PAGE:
The man La Repubblica identified as the Vatican official can be heard saying that "he didn't feel he was sinning" by having sex with gay men and asking his visitor if he liked him.
I'm sorry, but you can't derive doctrine from "feeling". If that's the standard, then we all can do whatever we "feel" like. That was the suspendable offence here, not hitting on another male. As long as the person is of age and not under the priest's direct supervision, I really don't care about that, and I think that Christendom dwells disproportionally on sexual sins in general. As a human, I can understand his "feeling", and I don't at all envy him having to square that with his job. But it just doesn't square, with the church or with rational thought.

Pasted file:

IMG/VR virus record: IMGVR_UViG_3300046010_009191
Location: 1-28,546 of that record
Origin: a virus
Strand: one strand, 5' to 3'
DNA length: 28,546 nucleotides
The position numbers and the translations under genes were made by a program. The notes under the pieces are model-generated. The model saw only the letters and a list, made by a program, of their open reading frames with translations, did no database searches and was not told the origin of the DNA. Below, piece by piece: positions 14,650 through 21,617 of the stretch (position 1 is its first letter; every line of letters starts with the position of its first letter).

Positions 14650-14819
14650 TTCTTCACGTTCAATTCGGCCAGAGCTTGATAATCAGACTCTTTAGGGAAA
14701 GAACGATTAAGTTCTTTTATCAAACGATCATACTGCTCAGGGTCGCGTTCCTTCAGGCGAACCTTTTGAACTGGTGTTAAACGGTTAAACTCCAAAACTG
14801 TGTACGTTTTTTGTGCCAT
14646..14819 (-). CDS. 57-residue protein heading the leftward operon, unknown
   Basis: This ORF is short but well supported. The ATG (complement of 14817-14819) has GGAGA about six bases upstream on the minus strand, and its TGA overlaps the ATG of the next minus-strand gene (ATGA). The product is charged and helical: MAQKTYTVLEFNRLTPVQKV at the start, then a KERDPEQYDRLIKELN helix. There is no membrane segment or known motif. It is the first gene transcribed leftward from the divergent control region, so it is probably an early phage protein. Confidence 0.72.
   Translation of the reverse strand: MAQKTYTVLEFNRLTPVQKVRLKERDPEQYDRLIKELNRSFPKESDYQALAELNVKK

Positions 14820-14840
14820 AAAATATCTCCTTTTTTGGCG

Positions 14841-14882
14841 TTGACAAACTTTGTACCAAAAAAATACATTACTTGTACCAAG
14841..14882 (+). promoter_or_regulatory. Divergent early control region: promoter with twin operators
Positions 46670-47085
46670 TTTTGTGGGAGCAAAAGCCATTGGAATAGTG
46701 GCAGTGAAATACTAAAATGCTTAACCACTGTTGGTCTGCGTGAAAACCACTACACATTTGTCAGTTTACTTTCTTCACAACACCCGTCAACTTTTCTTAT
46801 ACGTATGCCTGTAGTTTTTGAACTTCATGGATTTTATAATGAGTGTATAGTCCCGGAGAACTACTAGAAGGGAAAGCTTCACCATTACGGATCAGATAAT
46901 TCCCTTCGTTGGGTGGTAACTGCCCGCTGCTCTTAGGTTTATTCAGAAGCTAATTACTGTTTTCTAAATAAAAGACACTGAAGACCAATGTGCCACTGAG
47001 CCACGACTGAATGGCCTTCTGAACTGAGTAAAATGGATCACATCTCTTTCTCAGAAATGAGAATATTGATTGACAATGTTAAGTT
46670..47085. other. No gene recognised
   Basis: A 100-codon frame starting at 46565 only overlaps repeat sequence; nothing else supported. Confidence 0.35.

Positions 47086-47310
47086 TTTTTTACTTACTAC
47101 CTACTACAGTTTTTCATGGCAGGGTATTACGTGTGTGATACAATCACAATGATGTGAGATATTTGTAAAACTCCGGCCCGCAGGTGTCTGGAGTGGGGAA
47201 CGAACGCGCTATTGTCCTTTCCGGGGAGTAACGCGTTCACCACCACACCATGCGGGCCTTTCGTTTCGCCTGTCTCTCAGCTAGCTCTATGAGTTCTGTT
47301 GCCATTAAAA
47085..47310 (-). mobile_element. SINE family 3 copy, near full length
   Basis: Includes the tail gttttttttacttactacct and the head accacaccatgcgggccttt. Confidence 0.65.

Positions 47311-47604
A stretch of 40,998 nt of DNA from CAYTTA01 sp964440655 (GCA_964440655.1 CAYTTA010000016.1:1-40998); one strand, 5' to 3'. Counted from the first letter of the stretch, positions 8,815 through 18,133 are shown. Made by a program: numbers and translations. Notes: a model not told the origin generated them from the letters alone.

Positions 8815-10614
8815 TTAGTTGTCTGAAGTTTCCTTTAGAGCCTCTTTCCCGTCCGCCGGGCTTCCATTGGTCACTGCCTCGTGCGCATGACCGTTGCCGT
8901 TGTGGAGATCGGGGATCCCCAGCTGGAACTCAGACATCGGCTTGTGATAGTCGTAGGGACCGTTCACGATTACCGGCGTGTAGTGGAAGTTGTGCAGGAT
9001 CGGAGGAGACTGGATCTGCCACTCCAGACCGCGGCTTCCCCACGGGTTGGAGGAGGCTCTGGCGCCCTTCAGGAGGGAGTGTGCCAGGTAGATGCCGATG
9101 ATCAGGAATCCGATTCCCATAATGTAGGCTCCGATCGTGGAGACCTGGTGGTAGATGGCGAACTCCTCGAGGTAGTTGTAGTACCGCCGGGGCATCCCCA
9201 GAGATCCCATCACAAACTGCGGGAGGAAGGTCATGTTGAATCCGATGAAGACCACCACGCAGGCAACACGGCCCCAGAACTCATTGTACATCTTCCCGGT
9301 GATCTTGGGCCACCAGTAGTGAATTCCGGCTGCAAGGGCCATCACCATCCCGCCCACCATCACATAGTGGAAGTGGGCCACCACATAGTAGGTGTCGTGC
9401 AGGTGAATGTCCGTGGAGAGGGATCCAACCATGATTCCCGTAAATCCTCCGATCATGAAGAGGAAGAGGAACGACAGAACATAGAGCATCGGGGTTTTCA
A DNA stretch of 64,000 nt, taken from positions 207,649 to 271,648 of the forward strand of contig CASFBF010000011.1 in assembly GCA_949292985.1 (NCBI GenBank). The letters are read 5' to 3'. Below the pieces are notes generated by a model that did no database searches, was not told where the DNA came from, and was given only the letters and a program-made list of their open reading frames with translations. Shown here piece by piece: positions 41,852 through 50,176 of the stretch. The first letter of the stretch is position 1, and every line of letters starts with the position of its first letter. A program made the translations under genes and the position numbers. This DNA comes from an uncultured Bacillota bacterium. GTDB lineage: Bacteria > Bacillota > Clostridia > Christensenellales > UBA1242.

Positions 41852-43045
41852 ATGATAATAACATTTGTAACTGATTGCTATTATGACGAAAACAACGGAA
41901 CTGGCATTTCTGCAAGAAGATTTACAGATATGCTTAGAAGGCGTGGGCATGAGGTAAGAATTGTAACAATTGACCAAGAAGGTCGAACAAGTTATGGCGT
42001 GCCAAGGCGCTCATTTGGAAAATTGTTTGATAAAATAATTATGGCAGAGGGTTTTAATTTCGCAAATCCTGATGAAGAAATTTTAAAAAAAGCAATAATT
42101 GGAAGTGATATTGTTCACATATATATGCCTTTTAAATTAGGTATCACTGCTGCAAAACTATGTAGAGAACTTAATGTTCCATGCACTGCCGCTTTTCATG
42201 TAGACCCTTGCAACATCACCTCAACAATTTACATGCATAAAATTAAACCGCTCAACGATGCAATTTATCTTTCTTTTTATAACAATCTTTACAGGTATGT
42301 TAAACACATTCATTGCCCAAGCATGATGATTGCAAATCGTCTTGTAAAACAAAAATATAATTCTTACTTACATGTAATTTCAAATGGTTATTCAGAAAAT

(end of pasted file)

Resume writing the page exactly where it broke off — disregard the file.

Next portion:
Methodists: divest from Caterpillar
I once heard a Methodist minister proclaim from the pulpit that Methodists had "warm hearts and fuzzy minds." Here's some proof.
While they're puttering in the affairs of Caesar, maybe they should sell off any timber interests they have, given that regrettable incident with 2 pieces of wood that happened some 1974 years ago.
The Catholic Jesse Jackson at it again
Bill Donohue has his polka-dot boxers in a bunch over Miller Brewery's support of the Folsom Street Fair, a San Francisco event that is a bit kinky. The fight started over the poster, which bears a mild resemblance to Da Vinci's Last Supper. It was over-the-top enough that Miller wanted their logo removed, which didn't happen because, well, the posters were already printed.
Here's doubtless how it happened: It's a street fair, and street fairs sell BEER, and this one was selling beer to a mircrobrew/import crowd, so why wouldn't Miller want to curry favor with them to take back some market share? And the decision was probably made locally, with no examination of the global parameters. So now, if Miller caves to pressure and backs out, the other side will boycott. It's better business just to ignore the Catholic League.